The Dangers of Lightning to Your Indiana Home
Lightning occurs millions of times each day around the world. From spring through fall, it is also a common occurrence in Indiana. Lightning is a discharge of static electricity between the positively charged particles on the ground and the negatively charged particles in the clouds. As air moves around and moisture builds up, as in a storm, the opposite charges connect forming lightning. It’s kind of like the static shock you sometimes get while wearing socks on a carpeted surface and touching a metal doorknob, only on a bigger scale.
When lightning connects with the ground, it tends to take the shortest and most attractive path. It tends to connect with conductive materials like a metal antenna on a tall building, a power line, a cell tower, a gutter on the house, a telephone line running to the house, or the metal framing around a window or door. Once the lightning connects with a conductive material, like a TV antenna on the roof of a house, it then travels down through conductive materials until it reaches the ground. These conductive materials could be the electrical wiring in your house, the copper water pipes in your walls, or the TV and internet cables running through your house.
The danger in lightning is two-fold. The first is the high voltage of the lightning. Lightning can easily injure or kill someone if it comes into contact with them. Being struck by lightning is more of a risk when someone is outdoors but can also happen inside if the person is talking on a land phone line or standing in a metal door frame or touching a metal faucet when the lightning strikes. This voltage can also destroy most appliances if the lightning travels through them.
The other big danger of lightning is the amount of heat that it produces. The heat that lightning generates is around 36,000 degrees Fahrenheit. It is this heat that results in house fires from lightning strikes. The heat can easily spark a fire as the lightning travels through or makes contact with flammable materials like wooden framing, insulation, electronics, and gas piping. With gas piping, the lightning can damage a valve which can cause a gas leak which can lead to an explosion.
The power surge and the heat from the lightning can also cause the wiring and connected devices in your home to explode and spark fires. The wiring itself can overheat and melt the protective sleeve causing fires within the walls, in your attic, and other hidden areas.
There is one more big danger of lightning that most people don’t think about. That is shock wave damages. While you may not be familiar with shock waves from lightning, you may know it as a different name - thunder. When lightning strikes, it creates a shockwave or thunder that you can hear from miles away. When lightning strikes nearby, you can sometimes feel the shock waves in the air and through the ground. If you can feel the thunder that far away, imagine what thunder can do to a home from a direct hit? Thunder or shock waves from the lightning can be violent enough that they can shake a brick chimney into a pile of rubble. Lightning can crack cinder blocks, bricks, and foundations on a home. The shockwaves from lightning can blow out windows in a home, which is one of the reasons why you should stay away from windows during a lightning storm.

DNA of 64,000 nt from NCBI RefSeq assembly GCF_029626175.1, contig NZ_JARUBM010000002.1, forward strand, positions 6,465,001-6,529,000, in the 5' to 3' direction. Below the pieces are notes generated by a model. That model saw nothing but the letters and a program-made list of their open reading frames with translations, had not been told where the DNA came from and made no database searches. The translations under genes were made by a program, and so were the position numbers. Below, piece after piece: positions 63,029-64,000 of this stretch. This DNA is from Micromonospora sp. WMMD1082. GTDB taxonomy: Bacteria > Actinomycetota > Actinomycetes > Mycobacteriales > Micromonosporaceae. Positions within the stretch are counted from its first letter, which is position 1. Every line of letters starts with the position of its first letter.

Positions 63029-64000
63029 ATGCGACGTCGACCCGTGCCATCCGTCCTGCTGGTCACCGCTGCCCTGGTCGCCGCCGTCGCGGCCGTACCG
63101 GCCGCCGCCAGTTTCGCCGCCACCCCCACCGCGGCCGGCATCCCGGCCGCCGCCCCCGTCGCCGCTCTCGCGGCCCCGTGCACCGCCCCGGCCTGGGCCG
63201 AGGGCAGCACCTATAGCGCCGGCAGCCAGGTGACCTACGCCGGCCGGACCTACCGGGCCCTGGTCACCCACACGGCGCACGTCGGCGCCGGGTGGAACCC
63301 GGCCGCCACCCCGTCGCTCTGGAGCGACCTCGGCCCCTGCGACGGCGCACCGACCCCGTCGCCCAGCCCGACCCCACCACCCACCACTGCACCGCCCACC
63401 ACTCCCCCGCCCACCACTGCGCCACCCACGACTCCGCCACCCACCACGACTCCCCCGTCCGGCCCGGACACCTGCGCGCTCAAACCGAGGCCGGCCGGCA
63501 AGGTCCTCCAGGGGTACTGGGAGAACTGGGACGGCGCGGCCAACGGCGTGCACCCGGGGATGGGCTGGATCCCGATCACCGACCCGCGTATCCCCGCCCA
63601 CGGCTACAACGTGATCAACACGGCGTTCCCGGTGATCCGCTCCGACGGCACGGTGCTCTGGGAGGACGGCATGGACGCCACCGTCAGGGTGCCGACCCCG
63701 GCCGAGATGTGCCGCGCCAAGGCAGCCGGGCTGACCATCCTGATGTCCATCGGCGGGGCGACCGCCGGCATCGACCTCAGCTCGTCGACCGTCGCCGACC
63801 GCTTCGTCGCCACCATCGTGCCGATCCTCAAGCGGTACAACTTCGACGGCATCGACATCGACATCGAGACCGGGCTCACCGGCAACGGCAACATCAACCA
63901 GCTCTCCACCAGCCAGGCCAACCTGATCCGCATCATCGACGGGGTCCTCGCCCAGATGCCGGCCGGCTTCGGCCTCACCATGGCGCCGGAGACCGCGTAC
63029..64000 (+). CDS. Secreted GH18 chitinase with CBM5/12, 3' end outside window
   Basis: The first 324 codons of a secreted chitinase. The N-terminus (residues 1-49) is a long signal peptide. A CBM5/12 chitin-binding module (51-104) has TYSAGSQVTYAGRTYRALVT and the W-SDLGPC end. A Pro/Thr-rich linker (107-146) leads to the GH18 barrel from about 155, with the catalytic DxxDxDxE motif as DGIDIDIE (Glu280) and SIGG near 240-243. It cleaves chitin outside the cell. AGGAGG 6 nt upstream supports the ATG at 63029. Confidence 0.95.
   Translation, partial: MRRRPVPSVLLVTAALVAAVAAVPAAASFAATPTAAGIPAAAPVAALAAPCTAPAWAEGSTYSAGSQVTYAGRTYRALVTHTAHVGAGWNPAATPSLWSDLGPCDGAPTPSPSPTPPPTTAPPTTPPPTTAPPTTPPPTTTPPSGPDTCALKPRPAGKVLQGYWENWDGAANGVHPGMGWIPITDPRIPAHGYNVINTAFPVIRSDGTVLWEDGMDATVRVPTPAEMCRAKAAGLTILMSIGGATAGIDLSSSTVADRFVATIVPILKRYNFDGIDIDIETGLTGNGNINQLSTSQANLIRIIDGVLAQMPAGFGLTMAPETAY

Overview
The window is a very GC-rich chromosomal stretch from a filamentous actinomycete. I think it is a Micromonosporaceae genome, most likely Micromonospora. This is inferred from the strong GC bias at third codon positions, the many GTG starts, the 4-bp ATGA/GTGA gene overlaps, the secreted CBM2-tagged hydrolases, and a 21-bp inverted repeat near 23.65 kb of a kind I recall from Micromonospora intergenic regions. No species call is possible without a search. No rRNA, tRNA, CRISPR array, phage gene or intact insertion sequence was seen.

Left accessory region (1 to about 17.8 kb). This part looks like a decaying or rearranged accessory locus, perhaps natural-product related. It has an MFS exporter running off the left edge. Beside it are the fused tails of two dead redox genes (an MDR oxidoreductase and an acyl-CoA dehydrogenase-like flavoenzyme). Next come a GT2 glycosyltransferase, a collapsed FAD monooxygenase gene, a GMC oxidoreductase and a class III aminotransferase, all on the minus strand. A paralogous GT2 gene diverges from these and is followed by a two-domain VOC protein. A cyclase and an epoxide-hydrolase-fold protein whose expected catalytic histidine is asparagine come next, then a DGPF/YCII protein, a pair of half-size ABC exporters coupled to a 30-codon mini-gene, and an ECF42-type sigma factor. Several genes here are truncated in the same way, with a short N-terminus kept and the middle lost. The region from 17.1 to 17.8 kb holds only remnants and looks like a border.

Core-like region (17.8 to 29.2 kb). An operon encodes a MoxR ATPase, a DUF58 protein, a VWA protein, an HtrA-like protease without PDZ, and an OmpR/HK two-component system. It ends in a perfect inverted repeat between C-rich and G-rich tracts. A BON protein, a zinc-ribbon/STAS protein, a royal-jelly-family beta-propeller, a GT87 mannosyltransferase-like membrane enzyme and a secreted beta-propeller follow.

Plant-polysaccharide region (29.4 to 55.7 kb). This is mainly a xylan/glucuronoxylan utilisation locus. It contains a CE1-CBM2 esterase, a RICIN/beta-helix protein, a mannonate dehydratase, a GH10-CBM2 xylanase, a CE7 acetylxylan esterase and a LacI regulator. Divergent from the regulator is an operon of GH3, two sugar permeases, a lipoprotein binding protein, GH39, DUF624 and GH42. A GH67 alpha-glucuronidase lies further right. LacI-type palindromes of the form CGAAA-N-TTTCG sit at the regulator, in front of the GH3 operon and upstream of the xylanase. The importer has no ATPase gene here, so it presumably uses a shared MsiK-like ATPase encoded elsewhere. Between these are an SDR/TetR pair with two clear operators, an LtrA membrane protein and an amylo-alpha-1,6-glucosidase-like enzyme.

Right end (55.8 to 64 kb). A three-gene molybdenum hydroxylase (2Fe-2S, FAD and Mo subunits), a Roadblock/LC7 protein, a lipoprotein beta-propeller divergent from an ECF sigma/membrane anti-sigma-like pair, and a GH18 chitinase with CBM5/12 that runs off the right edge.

How to Stay Safe from Lightning in Your Home
When lightning is occurring, you want to stay inside your home until the storm has passed. You also want to stay away from windows as they could carry the lightning as it travels to the ground and/or they could also explode or shatter from the shockwaves. Since lightning seeks conductive materials, you want to avoid touching any electronic devices that are plugged in. You also want to avoid washing your hands, doing laundry, or taking a shower or bath, as lightning can travel through the water pipes and hit you. If you are in a basement with a concrete floor, you will want to wear shoes as the concrete can conduct electricity if it has moisture in it. You can use your cellphone or wireless devices (remote control, wireless telephone, laptop) as long as they aren’t connected to any power source or other powered devices.
What If Lightning Strikes Your Indianapolis Home?
If lightning should strike your home, you will want to do a thorough check of your house. Don’t go outside if the lightning storm has not passed. You can, however, check all the rooms for fire or the smell of smoke. You also want to check your garage and attic if possible. The next step is to call the fire department. Even if you did not spot any fires, a small fire could be smoldering inside your walls or attic, and you won’t know until hours later when it has spread. The fire department will be able to do a more thorough check of your property.
If your home has been damaged by lightning, either as a result of fire or shockwaves, you will want to call the storm restoration experts at SERVPRO of Indianapolis West. They have the tools, equipment, and expertise to handle all types of damage from storms. Whether it is water damage, fire damage, or structural damage from lightning; they can help clean up the damage and get your home back to normal. Give them a call for all of your water, mold, fire, and storm damage.